I want to convert a simple HEX string such as 10000000000002ae to Base64.

The hex string is to be converted to bytes, and the bytes are then encoded to base64 notation, so the expected output for that string: EAAAAAAAAq4=

I found a tool online: http://tomeko.net/online_tools/hex_to_base64.php?lang=en

But I have a bunch of HEX values that I need to convert in a script.

  • I had to go to the tool itself and run an experiment to see what was meant. The tool decodes the hex notation to bytes, then converts that binary data to base64.
    – Martijn Pieters
    Nov 14, 2015 at 2:03
  • Always try to break down your problem into sub-problems, and try to understand what the conversion actually does. The two steps involved here are both already answered widely here on Stack Overflow and elsewhere.
    – Martijn Pieters
    Nov 14, 2015 at 2:06

7 Answers 7


Edit 26 Aug 2020: As suggested by Ali in the comments, using codecs.encode(b, "base64") would result in extra line breaks for MIME syntax. Only use this method if you do want those line breaks formatting.

For a plain Base64 encoding/decoding, use base64.b64encode and base64.b64decode. See the answer from Ali for details.

In Python 3, arbitrary encodings including Hex and Base64 has been moved to codecs module. To get a Base64 str from a hex str:

import codecs

hex = "10000000000002ae"
b64 = codecs.encode(codecs.decode(hex, 'hex'), 'base64').decode()
  • 3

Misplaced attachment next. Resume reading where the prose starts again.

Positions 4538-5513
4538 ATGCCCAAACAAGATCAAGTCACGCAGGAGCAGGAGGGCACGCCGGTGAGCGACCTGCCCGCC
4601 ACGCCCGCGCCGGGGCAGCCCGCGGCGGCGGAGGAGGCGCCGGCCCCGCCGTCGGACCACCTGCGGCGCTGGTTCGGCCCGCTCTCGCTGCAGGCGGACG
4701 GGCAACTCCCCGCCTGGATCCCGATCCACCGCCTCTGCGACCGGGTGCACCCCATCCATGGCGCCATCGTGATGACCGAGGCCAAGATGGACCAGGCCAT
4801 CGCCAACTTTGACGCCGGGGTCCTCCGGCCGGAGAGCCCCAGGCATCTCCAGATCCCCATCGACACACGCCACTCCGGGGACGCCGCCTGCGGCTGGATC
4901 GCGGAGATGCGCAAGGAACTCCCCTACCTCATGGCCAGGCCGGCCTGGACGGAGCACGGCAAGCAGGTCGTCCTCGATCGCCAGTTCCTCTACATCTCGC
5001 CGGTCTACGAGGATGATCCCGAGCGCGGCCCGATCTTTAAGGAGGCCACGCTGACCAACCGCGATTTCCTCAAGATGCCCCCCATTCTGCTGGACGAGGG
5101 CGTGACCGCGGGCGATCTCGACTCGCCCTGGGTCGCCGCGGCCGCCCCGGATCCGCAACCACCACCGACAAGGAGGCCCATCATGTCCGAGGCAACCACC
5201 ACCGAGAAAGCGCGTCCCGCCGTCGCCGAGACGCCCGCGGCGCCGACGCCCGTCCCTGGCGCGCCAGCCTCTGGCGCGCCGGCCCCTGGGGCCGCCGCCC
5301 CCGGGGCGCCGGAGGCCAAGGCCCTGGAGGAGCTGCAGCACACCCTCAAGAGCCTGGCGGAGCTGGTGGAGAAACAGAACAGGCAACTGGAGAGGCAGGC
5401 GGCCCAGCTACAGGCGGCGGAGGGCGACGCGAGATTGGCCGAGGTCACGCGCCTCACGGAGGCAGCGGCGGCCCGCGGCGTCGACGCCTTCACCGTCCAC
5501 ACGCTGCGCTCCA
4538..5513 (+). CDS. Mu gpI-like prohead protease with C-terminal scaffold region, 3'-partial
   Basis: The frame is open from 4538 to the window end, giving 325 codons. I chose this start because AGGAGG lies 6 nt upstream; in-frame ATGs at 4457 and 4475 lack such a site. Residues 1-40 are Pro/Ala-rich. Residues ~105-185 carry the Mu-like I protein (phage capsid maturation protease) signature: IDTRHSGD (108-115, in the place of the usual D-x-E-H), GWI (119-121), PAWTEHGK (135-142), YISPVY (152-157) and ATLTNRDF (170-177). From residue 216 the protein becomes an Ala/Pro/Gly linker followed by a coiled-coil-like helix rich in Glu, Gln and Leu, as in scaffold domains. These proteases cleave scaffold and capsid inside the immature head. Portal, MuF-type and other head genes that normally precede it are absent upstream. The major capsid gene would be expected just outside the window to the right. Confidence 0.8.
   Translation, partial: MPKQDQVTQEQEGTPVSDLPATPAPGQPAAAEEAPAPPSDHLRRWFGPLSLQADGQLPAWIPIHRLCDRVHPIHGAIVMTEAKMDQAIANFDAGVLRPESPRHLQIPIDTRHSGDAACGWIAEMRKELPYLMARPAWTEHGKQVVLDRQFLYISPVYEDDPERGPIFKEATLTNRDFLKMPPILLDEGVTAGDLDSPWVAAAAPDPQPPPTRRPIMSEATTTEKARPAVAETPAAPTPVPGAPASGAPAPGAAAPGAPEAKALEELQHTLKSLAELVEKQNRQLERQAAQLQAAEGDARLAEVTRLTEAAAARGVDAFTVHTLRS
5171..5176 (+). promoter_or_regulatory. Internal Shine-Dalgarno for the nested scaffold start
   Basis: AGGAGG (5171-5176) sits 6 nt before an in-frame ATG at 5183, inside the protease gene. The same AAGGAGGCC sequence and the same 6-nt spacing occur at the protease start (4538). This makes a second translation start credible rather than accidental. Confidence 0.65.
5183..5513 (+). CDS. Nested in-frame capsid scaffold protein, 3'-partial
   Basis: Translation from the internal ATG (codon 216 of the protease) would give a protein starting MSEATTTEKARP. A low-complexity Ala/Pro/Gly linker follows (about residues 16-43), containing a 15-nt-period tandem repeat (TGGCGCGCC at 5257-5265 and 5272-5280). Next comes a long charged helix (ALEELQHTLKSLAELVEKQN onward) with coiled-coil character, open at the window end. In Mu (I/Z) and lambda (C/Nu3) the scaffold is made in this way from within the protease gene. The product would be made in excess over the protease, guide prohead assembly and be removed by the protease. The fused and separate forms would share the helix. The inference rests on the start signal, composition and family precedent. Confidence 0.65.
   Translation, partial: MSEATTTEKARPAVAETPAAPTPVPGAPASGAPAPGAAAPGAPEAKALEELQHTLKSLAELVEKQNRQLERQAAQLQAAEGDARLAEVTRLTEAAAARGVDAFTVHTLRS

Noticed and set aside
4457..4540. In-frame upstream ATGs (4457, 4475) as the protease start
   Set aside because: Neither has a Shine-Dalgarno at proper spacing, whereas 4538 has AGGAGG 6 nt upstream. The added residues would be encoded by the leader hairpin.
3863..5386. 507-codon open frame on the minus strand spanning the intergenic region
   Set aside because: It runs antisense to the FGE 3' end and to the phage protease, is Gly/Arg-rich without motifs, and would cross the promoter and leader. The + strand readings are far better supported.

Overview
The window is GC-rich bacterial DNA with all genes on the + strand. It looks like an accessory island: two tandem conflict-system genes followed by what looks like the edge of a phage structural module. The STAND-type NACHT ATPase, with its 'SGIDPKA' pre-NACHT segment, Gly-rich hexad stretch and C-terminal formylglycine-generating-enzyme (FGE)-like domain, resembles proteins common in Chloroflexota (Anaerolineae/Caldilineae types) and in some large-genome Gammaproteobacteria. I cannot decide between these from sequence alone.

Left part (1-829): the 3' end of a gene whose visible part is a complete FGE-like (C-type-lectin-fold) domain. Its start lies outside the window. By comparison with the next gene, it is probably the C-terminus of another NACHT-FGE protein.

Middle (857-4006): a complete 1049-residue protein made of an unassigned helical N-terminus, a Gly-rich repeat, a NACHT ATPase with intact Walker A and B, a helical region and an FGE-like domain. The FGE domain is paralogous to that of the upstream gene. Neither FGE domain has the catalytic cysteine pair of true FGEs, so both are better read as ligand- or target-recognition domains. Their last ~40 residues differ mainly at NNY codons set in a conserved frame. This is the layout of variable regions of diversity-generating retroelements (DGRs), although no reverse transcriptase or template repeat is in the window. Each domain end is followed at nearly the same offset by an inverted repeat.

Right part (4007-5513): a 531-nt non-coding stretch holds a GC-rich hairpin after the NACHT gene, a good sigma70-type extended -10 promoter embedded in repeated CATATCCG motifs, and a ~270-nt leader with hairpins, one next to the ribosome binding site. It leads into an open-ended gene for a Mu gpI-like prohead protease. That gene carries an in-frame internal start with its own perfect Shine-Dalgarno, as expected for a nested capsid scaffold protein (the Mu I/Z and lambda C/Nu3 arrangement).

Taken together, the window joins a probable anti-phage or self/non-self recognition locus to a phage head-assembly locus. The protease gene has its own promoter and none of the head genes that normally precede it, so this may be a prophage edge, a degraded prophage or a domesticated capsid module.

That tacks on a newline at the end for some reason.
    – user124384
    Jan 21, 2019 at 3:34
  • 1
    @user124384 - Tack a .replace("\n", "") at the end.
    – bitinerant
    Jul 18, 2019 at 19:04
  • 1
    Yeah, it's strange that it tacks on a newline after the decode. Is it for pretty printing? Jul 1, 2020 at 5:36
  • 3
    WARNING! With this answer you will get a newline after every 76 bytes of output because it converts to multiline MIME base64. See my answer for a proper conversion.
    – Ali
    Aug 26, 2020 at 10:21
from base64 import b64encode, b64decode

# hex -> base64
s = 'cafebabe'
b64 = b64encode(bytes.fromhex(s)).decode()
print('cafebabe in base64:', b64)

# base64 -> hex
s2 = b64decode(b64.encode()).hex()
print('yv66vg== in hex is:', s2)
assert s == s2

This prints:

cafebabe in base64: yv66vg==
yv66vg== in hex is: cafebabe

The relevant functions in the documentation, hex to base64:

Base64 to hex:

I don't understand why many of the other answers are making it so complicated. For example the most upvoted answer as of Aug 26, 2020:

  • There is no need for the codecs module here.
  • The codecs module uses base64.encodebytes(s) under the hood (see reference here), so it converts to multiline MIME base64, so you get a new line after every 76 bytes of output. Unless you are sending it in e-mail, it is most likely not what you want.

As for specifying 'utf-8' when encoding a string, or decoding bytes: It adds unnecessary noise. Python 3 uses utf-8 encoding for strings by default. It is not a coincidence that the writers of the standard library made the default encoding of the encode/decode methods also utf-8, so that you don't have to needlessly specify the utf-8 encoding over and over again.